Katie Reads: The Islands at the End of the World


Sixteen-year-old Leilani loves surfing and her home in Hilo, on the Big Island of Hawaii. But she’s an outsider – half white, half Hawaiian, and an epileptic.

While Lei and her father are on a visit to Oahu, a global disaster strikes. Technology and power fail, Hawaii is cut off from the world, and the islands revert to traditional ways of survival. As Lei and her dad embark on a nightmarish journey across islands to reach home and family, she learns that her epilepsy and her deep connection to Hawaii could be keys to ending the crisis before it becomes worse than anyone can imagine.

A powerful story enriched by fascinating elements of Hawaiian ecology, culture, and warfare, this captivating and dramatic debut from Austin Aslan is the first of two novels. The author has a master’s degree in tropical conservation biology from the University of Hawaii at Hilo.

I’m such a sucker for survival stories. I stayed up late reading this one and then finished reading it in bed the next morning.

There aren’t that many stories I’ve seen that heavily feature a strong father-daughter relationship so I really enjoyed that aspect of the book. Lei and her father actively work together during the story, but it was nice to have a competent parental figure who took charge a lot of the time. Once in a while, they get snarky at each other, but for the most part Lei and her father have a positive bond and work together really well.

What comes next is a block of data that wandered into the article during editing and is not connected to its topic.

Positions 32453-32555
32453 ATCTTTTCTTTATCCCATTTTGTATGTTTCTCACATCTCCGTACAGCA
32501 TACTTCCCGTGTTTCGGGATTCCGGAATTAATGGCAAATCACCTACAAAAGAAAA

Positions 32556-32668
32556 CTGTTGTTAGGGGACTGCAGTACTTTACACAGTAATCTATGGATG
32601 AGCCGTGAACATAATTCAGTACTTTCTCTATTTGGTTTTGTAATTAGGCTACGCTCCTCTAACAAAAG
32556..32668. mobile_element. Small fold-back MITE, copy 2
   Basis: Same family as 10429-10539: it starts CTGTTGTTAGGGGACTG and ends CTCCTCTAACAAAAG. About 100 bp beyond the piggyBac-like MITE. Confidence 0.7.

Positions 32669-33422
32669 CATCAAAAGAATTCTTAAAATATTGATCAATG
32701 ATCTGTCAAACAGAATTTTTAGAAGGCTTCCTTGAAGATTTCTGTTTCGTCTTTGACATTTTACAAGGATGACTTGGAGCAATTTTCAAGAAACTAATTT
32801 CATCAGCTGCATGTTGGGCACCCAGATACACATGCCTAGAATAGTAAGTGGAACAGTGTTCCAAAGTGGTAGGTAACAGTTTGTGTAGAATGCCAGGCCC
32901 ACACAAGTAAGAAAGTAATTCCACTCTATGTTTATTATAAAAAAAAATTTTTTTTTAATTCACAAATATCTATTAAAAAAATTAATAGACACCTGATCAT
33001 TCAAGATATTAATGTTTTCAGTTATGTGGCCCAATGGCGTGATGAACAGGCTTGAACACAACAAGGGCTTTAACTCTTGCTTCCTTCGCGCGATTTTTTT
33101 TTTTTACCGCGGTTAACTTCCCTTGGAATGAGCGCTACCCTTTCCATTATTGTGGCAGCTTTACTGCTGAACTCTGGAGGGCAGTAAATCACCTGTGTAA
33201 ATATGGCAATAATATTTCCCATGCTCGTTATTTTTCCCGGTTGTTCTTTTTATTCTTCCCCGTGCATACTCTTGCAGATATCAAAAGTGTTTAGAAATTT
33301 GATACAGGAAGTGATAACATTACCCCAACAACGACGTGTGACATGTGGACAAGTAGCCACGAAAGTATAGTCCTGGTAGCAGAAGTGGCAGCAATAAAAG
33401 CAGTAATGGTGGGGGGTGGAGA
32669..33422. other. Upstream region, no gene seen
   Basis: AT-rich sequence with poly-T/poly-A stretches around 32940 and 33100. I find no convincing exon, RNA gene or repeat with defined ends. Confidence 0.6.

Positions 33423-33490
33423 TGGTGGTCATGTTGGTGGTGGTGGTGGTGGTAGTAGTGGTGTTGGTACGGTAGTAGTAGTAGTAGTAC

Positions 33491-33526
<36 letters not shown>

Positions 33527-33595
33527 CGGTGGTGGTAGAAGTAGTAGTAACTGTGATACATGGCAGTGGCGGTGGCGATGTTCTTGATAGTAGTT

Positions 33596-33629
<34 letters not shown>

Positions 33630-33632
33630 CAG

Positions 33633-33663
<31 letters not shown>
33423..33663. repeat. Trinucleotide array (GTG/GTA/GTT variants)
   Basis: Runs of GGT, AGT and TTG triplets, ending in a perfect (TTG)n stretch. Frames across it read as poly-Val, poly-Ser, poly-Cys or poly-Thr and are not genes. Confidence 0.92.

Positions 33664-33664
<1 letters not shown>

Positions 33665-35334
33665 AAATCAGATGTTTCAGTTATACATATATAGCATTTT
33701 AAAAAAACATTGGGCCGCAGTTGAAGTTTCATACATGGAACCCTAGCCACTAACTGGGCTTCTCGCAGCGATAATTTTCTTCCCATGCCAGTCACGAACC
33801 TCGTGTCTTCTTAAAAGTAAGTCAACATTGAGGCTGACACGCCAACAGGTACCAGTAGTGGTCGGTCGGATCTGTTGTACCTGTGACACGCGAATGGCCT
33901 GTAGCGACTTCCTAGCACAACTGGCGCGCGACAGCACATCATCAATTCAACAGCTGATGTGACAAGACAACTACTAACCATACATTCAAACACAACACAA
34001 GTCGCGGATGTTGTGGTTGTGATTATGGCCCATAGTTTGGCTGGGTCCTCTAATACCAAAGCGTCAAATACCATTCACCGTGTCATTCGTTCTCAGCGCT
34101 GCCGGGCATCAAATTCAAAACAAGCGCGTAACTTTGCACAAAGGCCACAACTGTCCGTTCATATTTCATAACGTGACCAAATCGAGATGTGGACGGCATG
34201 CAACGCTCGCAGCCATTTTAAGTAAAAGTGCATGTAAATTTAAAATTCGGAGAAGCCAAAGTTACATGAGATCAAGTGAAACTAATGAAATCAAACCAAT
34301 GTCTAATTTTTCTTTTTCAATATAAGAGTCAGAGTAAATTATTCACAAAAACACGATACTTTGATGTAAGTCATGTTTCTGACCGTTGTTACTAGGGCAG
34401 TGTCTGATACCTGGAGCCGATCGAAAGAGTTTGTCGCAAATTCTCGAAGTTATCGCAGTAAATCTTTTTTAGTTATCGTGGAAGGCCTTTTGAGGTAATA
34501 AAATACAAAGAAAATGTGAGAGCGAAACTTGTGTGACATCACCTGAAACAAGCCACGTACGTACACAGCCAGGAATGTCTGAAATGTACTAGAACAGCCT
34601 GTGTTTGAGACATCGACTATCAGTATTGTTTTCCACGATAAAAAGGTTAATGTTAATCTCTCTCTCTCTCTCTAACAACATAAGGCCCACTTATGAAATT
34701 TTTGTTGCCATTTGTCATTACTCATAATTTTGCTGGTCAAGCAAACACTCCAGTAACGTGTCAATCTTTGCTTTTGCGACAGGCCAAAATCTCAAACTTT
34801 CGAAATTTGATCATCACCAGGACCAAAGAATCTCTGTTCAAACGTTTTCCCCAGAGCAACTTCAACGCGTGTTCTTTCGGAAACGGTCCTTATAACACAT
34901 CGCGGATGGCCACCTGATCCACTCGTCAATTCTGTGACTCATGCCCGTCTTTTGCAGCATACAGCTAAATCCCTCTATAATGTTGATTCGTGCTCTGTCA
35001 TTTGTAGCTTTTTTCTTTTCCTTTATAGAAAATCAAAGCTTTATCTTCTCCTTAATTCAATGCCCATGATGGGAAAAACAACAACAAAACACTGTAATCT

The book wove in a lot of Hawaiian legends and folklore, but never to the point of distraction. Additionally, there were also some themes of spirituality and how you maintain faith when God seems to have abandoned you. Though it came up, spirituality wasn’t the focus of the book, which was the right choice to make as it could easily have seemed too heavy handed.

Every time I read one of these kind of books I’m reminded how terrifyingly dependent we have gotten on technology. Luckily, unlike the time in high school when I read Susan Beth Pfeiffer’s Life As We Knew It, I didn’t finish this book and force my mom to go and buy lots of cans of soup in case the Apocalypse happened.

A keep you on the edge of your seat survival story.

Stay magical readers!

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